Paulina Olowska’s exhibition at Simon Lee Gallery, London, constitutes the latest chapter in the artist’s continuous and fertile research into image-making, exploring the ways in which she interprets painting as a vehicle for her idiosyncratic visions and as a facilitator for the exchange of feelings and sensations with the viewer. Spanning the gallery’s three floors, Destroyed Woman puts forward a visual and emotional landscape through which to contemplate the self and the other, provoking our consideration of themes such as womanhood, ageing, the power of tradition and the spectator’s gaze. With this exhibition Olowska invites us to thoroughly re-contemplate representations of women, particularly within an art historical context, and to redefine the purpose of their portraiture; how, she asks, can we reformulate tradition to encompass what has been destroyed and what needs to be invented?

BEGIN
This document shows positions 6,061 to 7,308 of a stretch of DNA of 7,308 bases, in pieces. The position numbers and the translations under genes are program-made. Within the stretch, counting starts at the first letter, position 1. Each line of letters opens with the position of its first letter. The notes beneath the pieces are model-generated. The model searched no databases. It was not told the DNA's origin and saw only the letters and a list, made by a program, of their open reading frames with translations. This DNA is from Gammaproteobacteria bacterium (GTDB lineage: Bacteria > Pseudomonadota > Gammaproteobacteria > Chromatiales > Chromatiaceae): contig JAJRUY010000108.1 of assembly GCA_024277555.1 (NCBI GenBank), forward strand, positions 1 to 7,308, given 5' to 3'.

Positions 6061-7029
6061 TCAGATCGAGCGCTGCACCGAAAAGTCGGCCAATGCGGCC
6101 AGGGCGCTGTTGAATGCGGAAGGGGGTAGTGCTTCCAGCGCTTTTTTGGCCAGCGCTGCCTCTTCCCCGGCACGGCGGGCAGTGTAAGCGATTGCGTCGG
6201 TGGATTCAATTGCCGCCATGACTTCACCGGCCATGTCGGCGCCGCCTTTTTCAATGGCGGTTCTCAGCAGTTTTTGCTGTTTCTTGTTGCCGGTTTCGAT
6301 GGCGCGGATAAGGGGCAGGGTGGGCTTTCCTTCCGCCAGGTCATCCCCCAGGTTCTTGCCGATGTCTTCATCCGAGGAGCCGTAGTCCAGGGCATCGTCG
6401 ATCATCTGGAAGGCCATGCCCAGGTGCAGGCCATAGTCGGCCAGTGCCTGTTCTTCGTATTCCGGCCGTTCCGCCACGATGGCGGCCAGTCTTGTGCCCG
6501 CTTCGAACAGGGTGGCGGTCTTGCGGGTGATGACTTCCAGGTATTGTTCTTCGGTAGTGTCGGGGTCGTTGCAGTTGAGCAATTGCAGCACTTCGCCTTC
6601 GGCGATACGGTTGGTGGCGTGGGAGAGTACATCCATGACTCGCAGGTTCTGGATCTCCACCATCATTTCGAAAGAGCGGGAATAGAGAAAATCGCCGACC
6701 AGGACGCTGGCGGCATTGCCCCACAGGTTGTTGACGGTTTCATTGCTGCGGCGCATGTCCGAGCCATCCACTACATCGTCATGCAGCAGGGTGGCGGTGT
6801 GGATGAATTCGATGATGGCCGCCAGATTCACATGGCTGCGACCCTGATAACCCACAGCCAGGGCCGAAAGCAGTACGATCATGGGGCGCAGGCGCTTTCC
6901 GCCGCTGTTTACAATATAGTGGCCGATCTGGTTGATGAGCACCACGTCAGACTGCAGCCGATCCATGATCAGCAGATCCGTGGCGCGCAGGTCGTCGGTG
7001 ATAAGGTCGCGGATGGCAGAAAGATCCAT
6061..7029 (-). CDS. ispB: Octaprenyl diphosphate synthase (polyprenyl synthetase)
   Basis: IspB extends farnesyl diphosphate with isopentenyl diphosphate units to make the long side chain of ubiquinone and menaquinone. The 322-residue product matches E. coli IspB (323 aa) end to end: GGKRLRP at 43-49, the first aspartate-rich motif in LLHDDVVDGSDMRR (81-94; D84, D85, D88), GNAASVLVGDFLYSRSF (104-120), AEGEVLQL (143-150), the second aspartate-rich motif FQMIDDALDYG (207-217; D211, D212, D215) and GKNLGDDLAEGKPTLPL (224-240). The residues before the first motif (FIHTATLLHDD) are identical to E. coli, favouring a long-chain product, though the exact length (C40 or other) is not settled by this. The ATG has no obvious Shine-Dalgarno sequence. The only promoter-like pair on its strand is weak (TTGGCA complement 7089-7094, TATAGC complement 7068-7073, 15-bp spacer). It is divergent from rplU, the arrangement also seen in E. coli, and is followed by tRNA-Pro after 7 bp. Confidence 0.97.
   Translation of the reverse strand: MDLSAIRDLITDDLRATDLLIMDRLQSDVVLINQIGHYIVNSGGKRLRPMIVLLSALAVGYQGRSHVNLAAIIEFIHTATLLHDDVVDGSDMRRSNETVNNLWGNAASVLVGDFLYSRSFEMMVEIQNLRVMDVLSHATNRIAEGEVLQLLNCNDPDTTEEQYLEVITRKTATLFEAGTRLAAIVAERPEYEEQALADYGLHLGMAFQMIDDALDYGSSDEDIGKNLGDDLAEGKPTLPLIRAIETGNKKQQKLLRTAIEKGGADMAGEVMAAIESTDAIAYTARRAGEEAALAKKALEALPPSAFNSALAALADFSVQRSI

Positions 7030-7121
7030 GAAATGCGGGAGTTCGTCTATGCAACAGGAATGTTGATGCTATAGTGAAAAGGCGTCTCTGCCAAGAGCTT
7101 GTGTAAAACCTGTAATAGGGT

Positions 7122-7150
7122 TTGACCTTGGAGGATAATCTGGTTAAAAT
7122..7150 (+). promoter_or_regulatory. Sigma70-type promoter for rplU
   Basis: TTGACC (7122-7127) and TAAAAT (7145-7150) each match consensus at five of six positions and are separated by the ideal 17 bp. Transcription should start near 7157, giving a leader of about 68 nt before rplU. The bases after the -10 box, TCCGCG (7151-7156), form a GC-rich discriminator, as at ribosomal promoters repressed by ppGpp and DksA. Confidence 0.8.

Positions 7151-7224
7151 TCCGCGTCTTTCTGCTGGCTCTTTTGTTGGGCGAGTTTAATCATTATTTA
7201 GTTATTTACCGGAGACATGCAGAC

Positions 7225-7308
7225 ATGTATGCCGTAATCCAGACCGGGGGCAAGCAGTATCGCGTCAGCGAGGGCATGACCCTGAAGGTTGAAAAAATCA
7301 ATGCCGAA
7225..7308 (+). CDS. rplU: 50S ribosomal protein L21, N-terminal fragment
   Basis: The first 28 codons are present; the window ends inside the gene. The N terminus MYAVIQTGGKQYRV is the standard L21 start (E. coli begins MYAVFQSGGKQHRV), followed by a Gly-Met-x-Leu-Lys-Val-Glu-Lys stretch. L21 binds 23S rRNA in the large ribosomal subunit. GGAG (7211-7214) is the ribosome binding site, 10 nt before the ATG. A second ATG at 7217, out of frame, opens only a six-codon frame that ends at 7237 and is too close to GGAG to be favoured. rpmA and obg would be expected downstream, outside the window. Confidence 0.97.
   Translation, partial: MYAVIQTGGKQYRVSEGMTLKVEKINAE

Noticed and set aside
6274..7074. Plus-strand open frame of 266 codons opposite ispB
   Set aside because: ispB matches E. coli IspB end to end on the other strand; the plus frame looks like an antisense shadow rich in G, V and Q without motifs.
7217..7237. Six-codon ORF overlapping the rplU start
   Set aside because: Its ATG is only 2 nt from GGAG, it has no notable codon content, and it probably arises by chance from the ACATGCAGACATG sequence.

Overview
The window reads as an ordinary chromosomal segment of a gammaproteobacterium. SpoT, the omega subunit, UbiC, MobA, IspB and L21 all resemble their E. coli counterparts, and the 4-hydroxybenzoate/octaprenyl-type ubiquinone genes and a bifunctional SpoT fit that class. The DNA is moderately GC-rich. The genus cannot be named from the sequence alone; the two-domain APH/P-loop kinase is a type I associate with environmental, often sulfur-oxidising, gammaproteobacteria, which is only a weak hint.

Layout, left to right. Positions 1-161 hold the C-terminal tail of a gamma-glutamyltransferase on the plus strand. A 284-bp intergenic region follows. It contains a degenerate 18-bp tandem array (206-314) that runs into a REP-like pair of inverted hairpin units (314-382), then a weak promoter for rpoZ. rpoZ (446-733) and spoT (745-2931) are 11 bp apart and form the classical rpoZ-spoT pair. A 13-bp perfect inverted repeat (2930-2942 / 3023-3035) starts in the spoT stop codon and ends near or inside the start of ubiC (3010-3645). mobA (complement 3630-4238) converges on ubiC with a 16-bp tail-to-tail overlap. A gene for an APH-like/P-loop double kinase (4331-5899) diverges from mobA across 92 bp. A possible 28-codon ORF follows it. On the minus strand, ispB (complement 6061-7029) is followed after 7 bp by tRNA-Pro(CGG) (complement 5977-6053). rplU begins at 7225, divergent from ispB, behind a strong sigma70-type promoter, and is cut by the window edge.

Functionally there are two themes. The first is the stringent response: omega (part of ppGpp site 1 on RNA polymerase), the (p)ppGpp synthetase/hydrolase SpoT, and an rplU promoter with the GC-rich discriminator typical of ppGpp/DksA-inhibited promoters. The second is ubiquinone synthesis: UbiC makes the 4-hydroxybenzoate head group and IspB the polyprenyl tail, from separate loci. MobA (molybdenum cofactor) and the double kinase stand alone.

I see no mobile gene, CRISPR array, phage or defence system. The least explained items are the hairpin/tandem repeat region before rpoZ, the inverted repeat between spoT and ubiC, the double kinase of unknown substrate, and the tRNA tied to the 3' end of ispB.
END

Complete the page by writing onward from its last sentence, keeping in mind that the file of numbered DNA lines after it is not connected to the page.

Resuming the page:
In Olowska’s latest series of paintings female figures are captured posing, working or acting in diverse backgrounds. For the most part they are represented alone, engrossed in their own thoughts or activities. They watch us, watching them, all of us absorbed in both past and future.